Who needs a green-white-checkered for some close racing at the finish? The Sprint Cup drivers proved they could keep their cars pointed in the right direction during a breath-taking nine laps of green-flag competition that concluded Saturday night’s Toyota Owners 400 at Richmond. No one could have been thinking about a manipulated outcome, as the drivers took care of any doubt of that on the racetrack.
Two- and three-wide jockeying for position took place throughout the field, and every position was a hard-nosed battle at some point during those remaining circuits around the 3/4-mile short track. Things didn’t end after the race, either as some altercations erupted outside of the cars. The debates ranged between drivers fighting for the lead and a literal fight among two going for positions in the ‘teens; no one was immune to a seemingly short fuse. After some of last year’s unusual circumstances at the spring and fall Richmond races, one could have wondered how those events would be topped. That uncertainty was answered, in no uncertain terms by fantastic competition.
Many factors contributed to such a near picture-perfect evening. It started immediately from the drop of the green flag when front-row starters Kyle Larson andClint Bowyer got together, sending Larson around in front of the entire field. In what has become the norm the last several weeks, a tire supplied by Goodyear played into the outcome. Drivers had to do their absolute best to manage what they had, and teams could not go too aggressive on the setup. After all, we saw what happened when they did. The frequency of fires during tire issues needs to be revisited and luckily, everyone escaped possible injury in a situation like that. But who knew that a strange occurrence such as this one would top the sprinkler incident of last April?
And how about Joey Logano really coming into his own with two victories in 2014 already? Logano has been continuously criticized upon entrance into the Cup Series after immediate success in every other level of racing, ever since a Bandolero national championship in 1999 at the age of nine. Now, the still-young man is finally silencing critics with his stellar performance on the track. What better way to do it than conserving his equipment and by muscling his way past three former series champions in the closing laps?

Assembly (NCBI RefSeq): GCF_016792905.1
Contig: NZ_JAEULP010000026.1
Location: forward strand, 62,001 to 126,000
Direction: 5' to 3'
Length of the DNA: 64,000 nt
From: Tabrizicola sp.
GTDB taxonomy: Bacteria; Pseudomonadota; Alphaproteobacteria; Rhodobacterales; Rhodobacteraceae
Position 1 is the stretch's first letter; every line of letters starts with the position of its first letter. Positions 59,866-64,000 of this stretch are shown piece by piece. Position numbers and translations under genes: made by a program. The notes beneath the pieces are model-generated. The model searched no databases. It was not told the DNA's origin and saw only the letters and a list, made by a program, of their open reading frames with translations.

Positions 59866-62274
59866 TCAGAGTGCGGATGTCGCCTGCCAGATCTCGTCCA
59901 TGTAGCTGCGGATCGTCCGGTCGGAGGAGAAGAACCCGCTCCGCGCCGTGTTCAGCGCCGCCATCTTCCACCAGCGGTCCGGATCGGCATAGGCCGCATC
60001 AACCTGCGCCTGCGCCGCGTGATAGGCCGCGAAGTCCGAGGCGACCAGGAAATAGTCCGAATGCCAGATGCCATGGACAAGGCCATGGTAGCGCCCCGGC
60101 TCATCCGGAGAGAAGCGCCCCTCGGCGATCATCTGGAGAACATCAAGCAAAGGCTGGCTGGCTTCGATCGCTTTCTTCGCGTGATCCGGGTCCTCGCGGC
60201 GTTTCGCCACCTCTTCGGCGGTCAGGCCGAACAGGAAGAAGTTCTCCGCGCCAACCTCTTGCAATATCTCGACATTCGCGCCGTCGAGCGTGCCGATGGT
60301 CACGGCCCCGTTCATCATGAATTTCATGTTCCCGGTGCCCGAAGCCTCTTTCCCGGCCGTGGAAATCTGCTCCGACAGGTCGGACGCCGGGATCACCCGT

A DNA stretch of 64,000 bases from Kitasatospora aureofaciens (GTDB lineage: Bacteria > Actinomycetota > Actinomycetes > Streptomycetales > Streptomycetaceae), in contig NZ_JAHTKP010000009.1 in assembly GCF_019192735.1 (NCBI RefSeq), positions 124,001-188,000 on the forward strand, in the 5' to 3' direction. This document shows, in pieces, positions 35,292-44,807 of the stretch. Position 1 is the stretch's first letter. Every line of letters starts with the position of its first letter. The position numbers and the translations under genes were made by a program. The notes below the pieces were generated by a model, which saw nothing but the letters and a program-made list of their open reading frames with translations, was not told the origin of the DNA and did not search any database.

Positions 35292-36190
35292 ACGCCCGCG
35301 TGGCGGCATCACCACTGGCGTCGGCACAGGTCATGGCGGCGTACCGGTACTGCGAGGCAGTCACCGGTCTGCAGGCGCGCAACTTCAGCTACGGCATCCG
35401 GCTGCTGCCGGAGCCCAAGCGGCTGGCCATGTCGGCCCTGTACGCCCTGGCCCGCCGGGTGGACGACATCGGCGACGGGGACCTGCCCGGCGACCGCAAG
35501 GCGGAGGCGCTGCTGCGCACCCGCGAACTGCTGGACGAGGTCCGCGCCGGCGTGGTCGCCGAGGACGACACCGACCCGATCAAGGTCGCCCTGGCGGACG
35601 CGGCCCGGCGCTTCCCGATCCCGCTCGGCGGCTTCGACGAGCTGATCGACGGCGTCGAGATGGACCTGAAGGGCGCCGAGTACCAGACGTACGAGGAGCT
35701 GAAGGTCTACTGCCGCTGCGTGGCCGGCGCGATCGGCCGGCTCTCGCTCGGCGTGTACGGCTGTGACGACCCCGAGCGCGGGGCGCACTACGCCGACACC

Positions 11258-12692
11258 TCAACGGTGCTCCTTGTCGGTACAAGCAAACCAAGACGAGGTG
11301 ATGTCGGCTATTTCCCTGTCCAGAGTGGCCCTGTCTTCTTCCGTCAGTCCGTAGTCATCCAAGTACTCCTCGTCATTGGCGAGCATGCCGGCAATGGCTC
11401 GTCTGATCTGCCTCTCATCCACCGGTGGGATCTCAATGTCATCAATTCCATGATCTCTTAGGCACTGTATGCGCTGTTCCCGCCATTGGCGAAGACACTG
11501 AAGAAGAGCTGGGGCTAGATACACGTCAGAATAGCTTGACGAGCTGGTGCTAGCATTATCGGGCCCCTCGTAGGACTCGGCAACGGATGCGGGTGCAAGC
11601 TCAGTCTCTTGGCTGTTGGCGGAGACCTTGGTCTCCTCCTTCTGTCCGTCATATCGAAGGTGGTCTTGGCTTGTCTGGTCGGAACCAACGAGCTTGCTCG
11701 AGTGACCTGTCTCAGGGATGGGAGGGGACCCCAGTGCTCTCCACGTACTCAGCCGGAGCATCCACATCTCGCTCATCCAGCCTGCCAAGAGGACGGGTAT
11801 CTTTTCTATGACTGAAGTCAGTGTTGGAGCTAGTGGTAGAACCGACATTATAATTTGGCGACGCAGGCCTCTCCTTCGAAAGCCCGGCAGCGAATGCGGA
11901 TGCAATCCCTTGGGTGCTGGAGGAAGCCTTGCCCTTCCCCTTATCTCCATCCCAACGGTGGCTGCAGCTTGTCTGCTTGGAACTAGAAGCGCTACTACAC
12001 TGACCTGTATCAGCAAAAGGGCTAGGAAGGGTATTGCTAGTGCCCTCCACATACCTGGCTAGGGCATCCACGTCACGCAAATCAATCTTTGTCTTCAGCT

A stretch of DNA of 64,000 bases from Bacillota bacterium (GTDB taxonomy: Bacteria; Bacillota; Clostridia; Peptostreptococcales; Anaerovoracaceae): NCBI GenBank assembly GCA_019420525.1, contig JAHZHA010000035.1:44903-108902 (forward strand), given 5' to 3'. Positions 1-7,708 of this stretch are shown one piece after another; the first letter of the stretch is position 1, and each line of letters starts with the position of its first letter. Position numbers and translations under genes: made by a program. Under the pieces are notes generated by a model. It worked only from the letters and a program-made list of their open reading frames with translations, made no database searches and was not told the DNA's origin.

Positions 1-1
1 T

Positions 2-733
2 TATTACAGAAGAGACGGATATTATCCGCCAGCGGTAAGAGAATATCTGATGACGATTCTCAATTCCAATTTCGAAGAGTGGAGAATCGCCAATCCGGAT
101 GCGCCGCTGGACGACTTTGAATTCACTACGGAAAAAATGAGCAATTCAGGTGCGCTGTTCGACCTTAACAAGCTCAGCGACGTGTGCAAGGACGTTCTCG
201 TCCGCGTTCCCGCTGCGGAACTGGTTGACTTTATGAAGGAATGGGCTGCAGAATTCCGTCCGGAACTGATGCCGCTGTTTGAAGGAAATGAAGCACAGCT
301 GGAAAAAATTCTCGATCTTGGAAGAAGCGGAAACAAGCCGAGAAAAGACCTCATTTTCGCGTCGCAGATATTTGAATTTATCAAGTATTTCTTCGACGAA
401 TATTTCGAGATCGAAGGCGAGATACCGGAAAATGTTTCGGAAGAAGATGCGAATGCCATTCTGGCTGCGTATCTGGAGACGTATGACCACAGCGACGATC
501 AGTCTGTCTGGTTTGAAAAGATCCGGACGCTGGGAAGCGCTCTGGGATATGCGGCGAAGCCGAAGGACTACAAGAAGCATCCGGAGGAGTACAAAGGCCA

The most important part was that the racing product has overshadowed controversy. Hopefully, it will once again come September, unlike last year with the entire Chase incident and adjustments afterward due to events near the end of last September’s race. The battle on the track is of utmost importance and is what fans travel and tune in to see. The points championship, no matter how it is formatted, pales in comparison when it comes to gaining a following on race day itself.
After the short track events, it is somewhat bittersweet that the Cup Series won’t race at another one until Bristol in August. Perhaps the voice of the fans will help make for an addition of a track like Iowa to a future season schedule. It remains to be seen. What this type of racing should do, at the very least is increase the attendance for future races, no matter the track configuration. Will we see similar action at the intermediate ovals of Kansas and Charlotte coming up? Maybe not as much, but to see what uncertain outcome will happen next fans will have to tune in and attend. The racing couldn’t have gotten much better.
Results like Richmond will certainly encourage positive questions in someone’s head. It worked for Auto Club Speedway in March. The weekend following the unusual Bristol event and finish, the California facility had its first grandstand ticket sellout since 2003. Much of it was attributed to arguably the best race there ever the year before, but the close-quartered short track racing the week prior had to contribute as well. Races like we have seen in 2014 are putting NASCAR fresh on people’s minds. Unfortunately, television ratings have been remaining stagnant at best with the public looking at participating in other activities when not attending a race. The main focus has to be to do what it takes to get folks to spend a part of their busy day-to-day lives visiting the track itself for the event. That’ll get them hooked to follow up and watch on TV the following week once the stock cars scoot right out of town.
With the events that have occurred so far in 2014 and drivers doing what it takes to not only win, but get that next best-finishing position, it appears the on-track product is working. Will it continue? You best pay attention!
About the author
A former contributor to SBNation, Aaron handles marketing on the short track level and can be seen at a different local bullring virtually every weekend over the spring and summer, working with teams in various capacities. He’s a native of central Pennsylvania.
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